HOUSTON – Harris County commissioners unanimously approve cutting toll road rates by 10%. The approval comes days after Commissioners Rodney Ellis and Adrian Garcia, along with Harris County Toll Road Director Roberto Trevino, announced the proposal last Tuesday aimed at helping local drivers feel less burn due to the hike in inflation.
“You don’t think about lowering cost and worrying about a financial impact,” said Garcia. “We’re thinking about our consumer’s number one, and secondly, we believe lowering the rates creates a discussion in the thought process among our users, which may inadvertently create more use of the system.”
“Transportation is not a luxury; it is a necessity. Getting from (point) A to B, to work, to school, to baseball practice, to a doctor‘s office is a very expensive transaction,” Ellis said. “While gas prices are high and vehicle prices soar, and toll prices around the state continue to soar, we are going in an opposite direction in Harris County and providing some relief for Harris County residents and anybody else who gets on our toll roads.”
During the news conference, Ellis outlined the following:
- The discount is expected to be implemented by Labor Day 2023.
- The discount will apply to EZ Tag customers that are 2-axle (commuter and passenger) vehicles, which is 95% of the county’s transactions, according to Ellis.
- Under the new policy, the EZ Tag will be free with up to eight free tags issued per household. The tags were previously $15 each.
- Over the next few months, the plan is to phase in many options where residents can obtain EZ Tags, in addition to making payments, at retail stores across the region.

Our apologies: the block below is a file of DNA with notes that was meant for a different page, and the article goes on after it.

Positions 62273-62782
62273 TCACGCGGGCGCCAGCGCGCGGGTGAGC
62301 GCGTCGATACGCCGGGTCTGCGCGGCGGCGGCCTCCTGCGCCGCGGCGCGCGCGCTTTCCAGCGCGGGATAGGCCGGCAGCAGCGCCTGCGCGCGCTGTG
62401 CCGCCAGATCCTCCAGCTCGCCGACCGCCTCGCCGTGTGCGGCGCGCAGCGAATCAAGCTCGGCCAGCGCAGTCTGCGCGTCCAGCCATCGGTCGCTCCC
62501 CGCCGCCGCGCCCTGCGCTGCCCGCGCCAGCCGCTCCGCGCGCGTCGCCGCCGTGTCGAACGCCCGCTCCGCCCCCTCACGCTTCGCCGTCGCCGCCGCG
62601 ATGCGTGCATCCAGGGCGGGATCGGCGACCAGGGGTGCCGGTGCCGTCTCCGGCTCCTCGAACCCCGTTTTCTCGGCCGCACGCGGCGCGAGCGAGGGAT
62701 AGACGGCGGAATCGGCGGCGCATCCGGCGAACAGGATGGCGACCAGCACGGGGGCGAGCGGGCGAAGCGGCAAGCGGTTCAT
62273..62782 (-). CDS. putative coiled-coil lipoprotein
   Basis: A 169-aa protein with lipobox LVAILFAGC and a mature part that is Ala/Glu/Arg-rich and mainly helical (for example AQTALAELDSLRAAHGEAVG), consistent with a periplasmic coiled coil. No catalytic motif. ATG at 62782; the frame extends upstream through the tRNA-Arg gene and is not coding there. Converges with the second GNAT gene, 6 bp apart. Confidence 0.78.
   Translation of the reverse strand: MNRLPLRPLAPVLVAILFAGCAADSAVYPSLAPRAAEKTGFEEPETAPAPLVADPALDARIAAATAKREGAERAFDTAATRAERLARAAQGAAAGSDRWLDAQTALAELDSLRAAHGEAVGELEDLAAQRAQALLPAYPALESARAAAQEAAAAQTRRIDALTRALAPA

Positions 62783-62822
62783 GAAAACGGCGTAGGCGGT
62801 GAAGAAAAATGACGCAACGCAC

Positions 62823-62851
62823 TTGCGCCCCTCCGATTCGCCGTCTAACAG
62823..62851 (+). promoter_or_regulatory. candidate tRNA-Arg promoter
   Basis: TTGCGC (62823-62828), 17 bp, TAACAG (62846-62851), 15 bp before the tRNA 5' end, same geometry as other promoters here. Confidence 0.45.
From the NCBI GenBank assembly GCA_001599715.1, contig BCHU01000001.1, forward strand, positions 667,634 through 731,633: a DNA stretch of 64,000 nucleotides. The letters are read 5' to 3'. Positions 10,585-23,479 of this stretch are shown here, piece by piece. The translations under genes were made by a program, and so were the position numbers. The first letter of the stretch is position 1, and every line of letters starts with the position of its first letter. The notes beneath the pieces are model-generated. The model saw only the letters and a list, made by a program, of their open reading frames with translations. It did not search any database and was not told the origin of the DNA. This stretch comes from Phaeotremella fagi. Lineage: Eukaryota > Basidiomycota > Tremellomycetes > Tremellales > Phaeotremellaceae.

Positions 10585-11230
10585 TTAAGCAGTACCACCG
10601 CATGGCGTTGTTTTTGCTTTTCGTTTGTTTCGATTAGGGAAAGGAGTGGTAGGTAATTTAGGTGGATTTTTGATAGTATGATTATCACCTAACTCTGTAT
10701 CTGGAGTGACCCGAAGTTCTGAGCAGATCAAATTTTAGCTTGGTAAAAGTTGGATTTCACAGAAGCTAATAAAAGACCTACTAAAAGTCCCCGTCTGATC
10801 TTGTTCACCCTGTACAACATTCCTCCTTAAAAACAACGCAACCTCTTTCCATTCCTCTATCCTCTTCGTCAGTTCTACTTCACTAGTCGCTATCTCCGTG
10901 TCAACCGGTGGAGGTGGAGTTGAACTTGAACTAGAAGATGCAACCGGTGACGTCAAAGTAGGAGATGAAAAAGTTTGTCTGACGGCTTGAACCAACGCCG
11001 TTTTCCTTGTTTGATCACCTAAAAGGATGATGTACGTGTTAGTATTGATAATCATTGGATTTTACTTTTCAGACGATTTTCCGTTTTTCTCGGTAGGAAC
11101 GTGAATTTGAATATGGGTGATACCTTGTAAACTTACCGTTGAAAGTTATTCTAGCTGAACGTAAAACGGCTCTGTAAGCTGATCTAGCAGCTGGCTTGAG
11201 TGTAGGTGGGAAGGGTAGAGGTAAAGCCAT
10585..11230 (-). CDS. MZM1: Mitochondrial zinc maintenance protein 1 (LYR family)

The new payments, Ellis said, will bring “a little relief” to those who need to use the time-saving roads. He added that, based on records, this is the first time in history that a rate has ever been approved for the toll road.
“These are smart steps, and they are big steps designed to provide safe, equitable and affordable mobility options for everyone in Harris County,” Ellis said.
Garcia echoed Ellis’ excitement.
“Commissioner Ellis and I wanted to see if we could demonstrate to the public that we understand the times that we are in, so we charged Mr. Trevino with the idea of, versus the standard trend of raising tolls, fees and costs, how can we have an anti-inflation initiative here in Harris County?” Garcia said.
During Tuesday’s commissioner’s court, Garcia discussed how the policy will impact the county budget, “we’re going to see a reduction in revenue, but we’ll see how long that is the case. Right now, we’re being mindful that inflation is with us.”
Trevino said with the increasing growth of the community, this plan will hopefully ease traffic burdens.
“Every action that the toll road has proposed, and every policy has been to be less punitive and to benefit the public,” Trevino said. “The toll road is a vital function of the county, and we are doing everything we can to keep the tolls low, and every policy gives our users the benefit of the doubt and we are not penalizing anyone from using the system or where their economic levels are.”